The first election in New Jersey of Members of Congress by Congressional Districts, instead of at large, was held in 1843. The First District comprised Cape May, Cumberland, Salem, Gloucester, and Atlantic Counties. Camden County had not yet been created, and was still a part of Gloucester County.
On March 12, 1841 the Camden Mutual Fire Insurance Company was chartered. It continued as a mutual association until July 1, 1870, when it was converted into a stock company, although it was not until 1881 that the word “Mutual” was dropped from the name and the name Camden Fire Insurance Association was adopted. The original office building was erected at the southwest corner of Fifth and Federal Streets in 1858. Prior to that time the Director’s meetings had been held until 1853 at Parson’s Hotel; at the Federal Street Ferry.
The Camden and Woodbury Railroad & Transportation Company, from Camden to Woodbury, was opened to the public January 29, 1838. The first schedule showed trains leaving Woodbury at 7:30 AM, 1:30 PM, and 4:00 PM, and from Camden at 8:30 AM, 2:30 PM, and 5:00 PM. To accommodate a number of stage proprietors, an additional trip was later made, leaving Woodbury at 10:00 AM and arriving at Camden at 11:30 AM with stops at Gloucester Point and at Kaighn’s Point Roads. The rate of fare from Camden to Woodbury was twenty-five cents and from Camden to Westville fifteen cents. The road after numerous “ups and downs” was finally abandoned about 1850.
City Council authorized the construction of a market house on Market Street at the intersection of Third Street on March 13, 1837. This market house containing 8 stalls was erected at a cost of $250, and was ready for use December 28, 1837. It was continued in use until 1871 when it was torn down.
The Camden Cemetery, known in modern times as Old Camden Cemetery, adjoining the Newton Friends’ burying grounds, through an action of a town meeting of the Township of Camden, was founded on March 10, 1836. The control was vested in trustees appointed by the township meeting. A plot of ground containing 2.94 acres was purchased from Isaac Cooper for $590.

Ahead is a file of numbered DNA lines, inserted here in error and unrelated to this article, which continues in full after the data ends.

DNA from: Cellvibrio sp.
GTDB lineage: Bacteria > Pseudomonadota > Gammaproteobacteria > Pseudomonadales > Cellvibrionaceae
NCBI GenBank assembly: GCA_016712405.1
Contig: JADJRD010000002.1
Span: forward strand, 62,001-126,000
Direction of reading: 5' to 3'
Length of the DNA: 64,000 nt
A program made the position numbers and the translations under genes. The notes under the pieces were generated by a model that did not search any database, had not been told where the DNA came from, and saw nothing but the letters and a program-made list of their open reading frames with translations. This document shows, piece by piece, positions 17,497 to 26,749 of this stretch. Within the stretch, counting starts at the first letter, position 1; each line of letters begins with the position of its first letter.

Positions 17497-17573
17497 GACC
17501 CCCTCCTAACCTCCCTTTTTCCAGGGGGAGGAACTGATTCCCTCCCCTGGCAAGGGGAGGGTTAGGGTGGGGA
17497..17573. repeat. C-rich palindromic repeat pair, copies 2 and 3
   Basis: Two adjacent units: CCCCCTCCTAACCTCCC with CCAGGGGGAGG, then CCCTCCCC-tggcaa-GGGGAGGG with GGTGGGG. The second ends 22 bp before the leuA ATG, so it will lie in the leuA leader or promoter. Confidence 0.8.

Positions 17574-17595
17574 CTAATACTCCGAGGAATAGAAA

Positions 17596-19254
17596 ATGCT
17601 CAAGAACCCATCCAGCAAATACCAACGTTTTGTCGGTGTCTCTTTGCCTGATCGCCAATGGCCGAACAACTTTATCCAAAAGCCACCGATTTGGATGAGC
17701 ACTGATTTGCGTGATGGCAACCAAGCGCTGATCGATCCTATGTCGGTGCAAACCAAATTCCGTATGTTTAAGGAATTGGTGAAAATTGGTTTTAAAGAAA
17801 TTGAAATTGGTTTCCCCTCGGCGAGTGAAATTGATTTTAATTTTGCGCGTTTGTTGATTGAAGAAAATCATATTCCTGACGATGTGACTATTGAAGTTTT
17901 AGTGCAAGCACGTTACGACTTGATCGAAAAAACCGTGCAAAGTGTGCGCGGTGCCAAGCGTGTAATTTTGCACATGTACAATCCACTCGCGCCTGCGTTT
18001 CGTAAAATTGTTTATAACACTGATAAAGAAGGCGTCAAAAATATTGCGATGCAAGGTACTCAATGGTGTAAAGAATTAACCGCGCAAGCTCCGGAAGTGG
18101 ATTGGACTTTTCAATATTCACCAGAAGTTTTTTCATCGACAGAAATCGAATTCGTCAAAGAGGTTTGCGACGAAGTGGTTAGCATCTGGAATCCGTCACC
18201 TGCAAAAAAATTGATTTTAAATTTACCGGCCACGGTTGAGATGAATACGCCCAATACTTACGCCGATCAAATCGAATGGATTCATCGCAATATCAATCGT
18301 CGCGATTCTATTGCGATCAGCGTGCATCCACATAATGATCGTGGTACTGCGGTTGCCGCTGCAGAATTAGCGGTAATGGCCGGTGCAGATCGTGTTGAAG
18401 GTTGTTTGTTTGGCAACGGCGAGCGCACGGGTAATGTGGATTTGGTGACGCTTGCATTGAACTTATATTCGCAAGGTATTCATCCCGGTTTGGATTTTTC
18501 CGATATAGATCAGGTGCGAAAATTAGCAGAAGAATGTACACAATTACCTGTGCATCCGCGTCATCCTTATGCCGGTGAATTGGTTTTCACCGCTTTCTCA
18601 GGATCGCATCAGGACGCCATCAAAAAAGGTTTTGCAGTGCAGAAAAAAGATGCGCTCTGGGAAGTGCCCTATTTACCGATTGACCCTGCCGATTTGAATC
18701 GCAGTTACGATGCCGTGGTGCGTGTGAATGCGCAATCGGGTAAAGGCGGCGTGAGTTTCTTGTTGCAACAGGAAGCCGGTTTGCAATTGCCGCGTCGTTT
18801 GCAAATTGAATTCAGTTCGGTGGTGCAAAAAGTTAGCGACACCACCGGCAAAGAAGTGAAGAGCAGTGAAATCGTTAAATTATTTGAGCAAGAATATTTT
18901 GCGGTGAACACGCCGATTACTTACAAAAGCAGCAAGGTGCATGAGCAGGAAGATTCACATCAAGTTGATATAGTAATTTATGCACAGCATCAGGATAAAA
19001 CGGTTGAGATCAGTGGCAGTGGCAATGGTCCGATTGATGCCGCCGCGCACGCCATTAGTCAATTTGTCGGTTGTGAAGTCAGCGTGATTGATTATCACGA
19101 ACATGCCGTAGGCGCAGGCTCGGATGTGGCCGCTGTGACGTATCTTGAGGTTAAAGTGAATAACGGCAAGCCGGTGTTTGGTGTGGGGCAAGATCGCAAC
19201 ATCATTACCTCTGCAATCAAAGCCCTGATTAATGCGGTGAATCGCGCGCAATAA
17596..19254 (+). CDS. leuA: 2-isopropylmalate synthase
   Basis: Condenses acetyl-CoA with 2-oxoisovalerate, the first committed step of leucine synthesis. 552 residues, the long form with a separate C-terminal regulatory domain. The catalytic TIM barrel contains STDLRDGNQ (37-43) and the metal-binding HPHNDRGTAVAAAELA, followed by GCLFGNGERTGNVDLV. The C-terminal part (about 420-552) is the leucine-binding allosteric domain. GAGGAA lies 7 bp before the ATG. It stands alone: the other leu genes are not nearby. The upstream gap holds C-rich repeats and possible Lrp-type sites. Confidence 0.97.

That section of the city commonly known as Fettersville was purchased by Richard Fetters in 1833 from Charity and Grace Kaighn and embraced the land lying between Line and Cherry Streets, extending from Third Street to the Delaware River. Fetters, a Quaker, was a political and civic leader light years ahead of his time in his commitment to address the needs of his fellow citizens, and was involved the 1828 incorporation of Camden. The town of Fettersville grew rapidly, and in 1835 an additional tract was purchased from the Kaighn family extending south to Mount Vernon Street.
The Township of Camden was created by an act of the Legislature passed November 28, 1831, with boundaries coincident with those contained in the act of February 28, 1828, incorporating the city of Camden. The act provided that a township meeting should be held in the Court House in Camden annually on the second Monday in March. It further provided that the township committees of Newton and Camden Townships should meet at Toy’s Hotel and settle the apportionment of the public property and effects between the two townships.
Camden’s first City Hall was erected in 1829, pursuant to an ordinance of City Council passed June 18, 1828, appointing John K. Cowperthwaite, Samuel Lanning, and Richard Fetters as commissioners to purchase a plot of ground and build a jail and a courthouse. The commissioners were also authorized to borrow $2500 at 6% interest from Jacob Evaul for this purpose, the funds of the corporation being pledged for the loan. The commissioners secured lots 32, 33, and 34 on the plan of Camden Village, situated on the south side of Federal street between Fourth and Fifth Streets, and erected a stone building two stories in height, the attic, which was of brick, being added later. The lower floor was used as a lock-up, the second floor as a council chamber, and the attic as a city court room. The entrance to the council chamber was by a wooden stairway from the pavement. In 1862 a one-story building was added to each end of the building, one side being the office of the mayor and the other that of the clerk.